Talking about money makes a lot of people uncomfortable, so what do you do when someone refuses to discuss it altogether? Last month, I answered a letter that infuriated a lot of people, myself included. The letter writer’s husband makes much more than she does, but he refuses to discuss any expenses related to their child. https://www.thepennyhoarder.co…uses-to-pay-for-kid/ When she tries to push the discussion, he avoids her.
I’m not really sure how hard she’s pressing the issue or what exactly she means when she says he avoids her. There are only so many places you can hide when you live with someone unless you have a really big house! It also seems bizarre that the husband would refuse to discuss any costs related to their child.
Have you ever had a partner who refused to discuss a financial matter? If so, did you have any luck getting through to them? Or was this a dealbreaker? I tend to think that when someone won’t discuss topics as important as children and money, it may very well be a dealbreaker. But if anyone has had success with getting someone to finally start talking about money, I’d be very curious to hear your tips!
My ex refused to talk about money. We made plenty of it, and I could not figure out where it went! Well, he was financing his other family that I didn’t know about… ? We had to declare bankruptcy at the divorce.
I worked very hard to get myself to a good, stable place financially. So when my current husband and I were dating, we had very open communication about money, even though we were in very different places financially. We continue to discuss this on the regular, and both have access to each others accounts and information. It has not been an issue.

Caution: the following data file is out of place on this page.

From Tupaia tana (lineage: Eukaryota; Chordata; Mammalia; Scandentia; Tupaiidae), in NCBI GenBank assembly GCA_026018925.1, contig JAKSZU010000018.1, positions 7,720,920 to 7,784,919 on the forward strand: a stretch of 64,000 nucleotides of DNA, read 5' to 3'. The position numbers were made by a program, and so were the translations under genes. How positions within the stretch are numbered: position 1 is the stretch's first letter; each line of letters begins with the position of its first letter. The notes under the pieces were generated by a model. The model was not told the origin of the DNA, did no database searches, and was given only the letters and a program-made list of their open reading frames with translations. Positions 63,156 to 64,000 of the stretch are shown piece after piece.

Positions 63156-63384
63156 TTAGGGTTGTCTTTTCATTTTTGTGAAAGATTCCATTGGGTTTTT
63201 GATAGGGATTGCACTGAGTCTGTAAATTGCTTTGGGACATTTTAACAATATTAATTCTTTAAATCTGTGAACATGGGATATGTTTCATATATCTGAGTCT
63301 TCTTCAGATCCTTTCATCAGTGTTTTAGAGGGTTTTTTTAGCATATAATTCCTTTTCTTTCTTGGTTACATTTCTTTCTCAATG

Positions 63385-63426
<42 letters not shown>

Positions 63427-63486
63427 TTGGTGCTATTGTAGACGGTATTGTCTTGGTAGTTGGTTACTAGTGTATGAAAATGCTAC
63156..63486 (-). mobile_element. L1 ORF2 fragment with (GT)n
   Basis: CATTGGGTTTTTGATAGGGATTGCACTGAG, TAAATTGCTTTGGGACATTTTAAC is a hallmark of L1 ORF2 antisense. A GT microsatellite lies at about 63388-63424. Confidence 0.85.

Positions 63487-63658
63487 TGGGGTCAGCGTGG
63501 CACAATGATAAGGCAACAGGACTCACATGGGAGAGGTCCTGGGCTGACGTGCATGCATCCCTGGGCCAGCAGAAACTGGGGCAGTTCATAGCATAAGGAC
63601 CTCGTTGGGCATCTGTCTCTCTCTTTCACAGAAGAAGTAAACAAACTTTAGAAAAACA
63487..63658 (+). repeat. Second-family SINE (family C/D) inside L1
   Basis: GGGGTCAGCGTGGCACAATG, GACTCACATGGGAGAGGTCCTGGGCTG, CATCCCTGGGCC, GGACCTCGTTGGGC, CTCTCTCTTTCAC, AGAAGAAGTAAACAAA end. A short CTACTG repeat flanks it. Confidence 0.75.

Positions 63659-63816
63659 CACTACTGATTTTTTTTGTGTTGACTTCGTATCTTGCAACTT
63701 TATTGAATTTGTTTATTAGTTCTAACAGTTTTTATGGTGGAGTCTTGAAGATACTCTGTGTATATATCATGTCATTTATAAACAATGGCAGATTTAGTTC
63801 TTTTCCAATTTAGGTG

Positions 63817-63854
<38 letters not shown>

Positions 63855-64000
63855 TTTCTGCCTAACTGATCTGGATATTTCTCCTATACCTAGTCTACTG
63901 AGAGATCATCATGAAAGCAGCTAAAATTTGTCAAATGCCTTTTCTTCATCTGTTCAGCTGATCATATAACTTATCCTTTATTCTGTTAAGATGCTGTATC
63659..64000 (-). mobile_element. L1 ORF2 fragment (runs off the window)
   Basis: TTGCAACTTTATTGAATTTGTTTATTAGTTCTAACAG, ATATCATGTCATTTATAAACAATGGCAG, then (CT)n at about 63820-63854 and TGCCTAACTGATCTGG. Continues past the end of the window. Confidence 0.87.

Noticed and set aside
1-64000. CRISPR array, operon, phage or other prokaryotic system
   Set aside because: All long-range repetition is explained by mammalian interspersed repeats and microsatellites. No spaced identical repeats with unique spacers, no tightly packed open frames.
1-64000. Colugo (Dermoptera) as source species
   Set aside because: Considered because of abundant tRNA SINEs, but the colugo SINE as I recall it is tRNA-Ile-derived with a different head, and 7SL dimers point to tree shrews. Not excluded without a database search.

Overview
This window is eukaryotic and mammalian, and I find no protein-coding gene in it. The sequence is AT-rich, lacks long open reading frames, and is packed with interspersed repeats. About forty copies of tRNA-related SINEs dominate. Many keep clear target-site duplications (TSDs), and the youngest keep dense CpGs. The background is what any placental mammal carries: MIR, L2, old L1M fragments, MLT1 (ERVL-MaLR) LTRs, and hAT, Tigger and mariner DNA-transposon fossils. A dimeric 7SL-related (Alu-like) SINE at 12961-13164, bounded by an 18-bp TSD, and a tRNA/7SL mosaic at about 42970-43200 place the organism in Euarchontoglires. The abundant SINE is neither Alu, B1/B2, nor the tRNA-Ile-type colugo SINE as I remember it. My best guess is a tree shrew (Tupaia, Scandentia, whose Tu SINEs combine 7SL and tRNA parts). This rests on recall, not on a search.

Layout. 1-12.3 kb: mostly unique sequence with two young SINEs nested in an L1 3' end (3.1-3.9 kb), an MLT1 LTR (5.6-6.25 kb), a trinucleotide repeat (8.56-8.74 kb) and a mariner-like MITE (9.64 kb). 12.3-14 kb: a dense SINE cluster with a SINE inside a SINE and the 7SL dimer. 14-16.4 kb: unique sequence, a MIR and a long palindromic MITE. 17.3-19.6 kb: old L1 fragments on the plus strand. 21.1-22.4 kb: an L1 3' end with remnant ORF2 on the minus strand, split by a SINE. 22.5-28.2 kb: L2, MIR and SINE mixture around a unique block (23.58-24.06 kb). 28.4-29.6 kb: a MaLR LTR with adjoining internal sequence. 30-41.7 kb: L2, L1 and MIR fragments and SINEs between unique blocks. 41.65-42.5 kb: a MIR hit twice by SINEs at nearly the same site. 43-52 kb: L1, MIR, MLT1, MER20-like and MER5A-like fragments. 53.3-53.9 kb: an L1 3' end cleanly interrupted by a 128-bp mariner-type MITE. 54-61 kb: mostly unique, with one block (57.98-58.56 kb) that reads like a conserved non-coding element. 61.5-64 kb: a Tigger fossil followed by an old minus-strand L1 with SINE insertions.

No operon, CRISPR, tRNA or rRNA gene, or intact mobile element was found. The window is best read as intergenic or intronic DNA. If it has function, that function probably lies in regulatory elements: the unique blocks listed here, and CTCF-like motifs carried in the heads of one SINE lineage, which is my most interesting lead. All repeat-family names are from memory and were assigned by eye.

Talking about money is never fun – unless you’re making tons of it and are debt free. But that’s not me at the moment. I just got married, so my wife and I are due to sit down and make a budget we can both stick to.
wow my husband and i are ild school we never hid anything we did the banking and paying bills together i always knew what we had in our accounts i was blessed he taught me how to save .
In my first marriage (which ended in divorce) we did not discuss money, we had a joint bank account that both of us put our paychecks into and I made sure the bills were paid. As he grew more and more secretive with what he spent money on, I became suspicious yet still trusting. It turned out he made a deal to buy his mother’s house in FL (we were in MD) and was funneling funds to that. I had no idea about this and then he came around and said, “I thought I told you”. No discussion!
In this marriage, we openly discuss money and finances, along with what is the best use and decisions on how to spend, separate bank accounts but are joint on all of them.
As for your question on what to do when someone refuses to talk about money, get a lawyer and get rid of the problem, both sides have to declare assets. Lots of red flags and hindsight is 20/20. Consider child support and alimony.
Wow, just wow @kellyfromkeene and @redcatcec. You’re both better off from those disasters. You’ve both done good.
Thanks @sthom, I am in a much better place! Lots of lessons learned, and I now help out others with managing their money for a career. I love it.
I also feel uncomfortable when others ask me about money. Therefore, when I talk about money with those who I am not really familiar with, I often add something like a sensitive question or something like that. geometry dash unblocked
For many years my spouse and I made so little, we HAD to talk about it. We hash things out even though the discussions may be uncomfortable. Both of us have a say in the budget.
When my mom got older, she wanted me to be her POA but she REFUSED to talk about money and her future wishes. So I refused to be her POA. Once she moved in with us, I took over her finances and found she was eligible for some government programs that she was paying for out of pocket. (Durable medical equipment rental and diabetic shoes through medicare, and PACE). Her stubbornness cost her.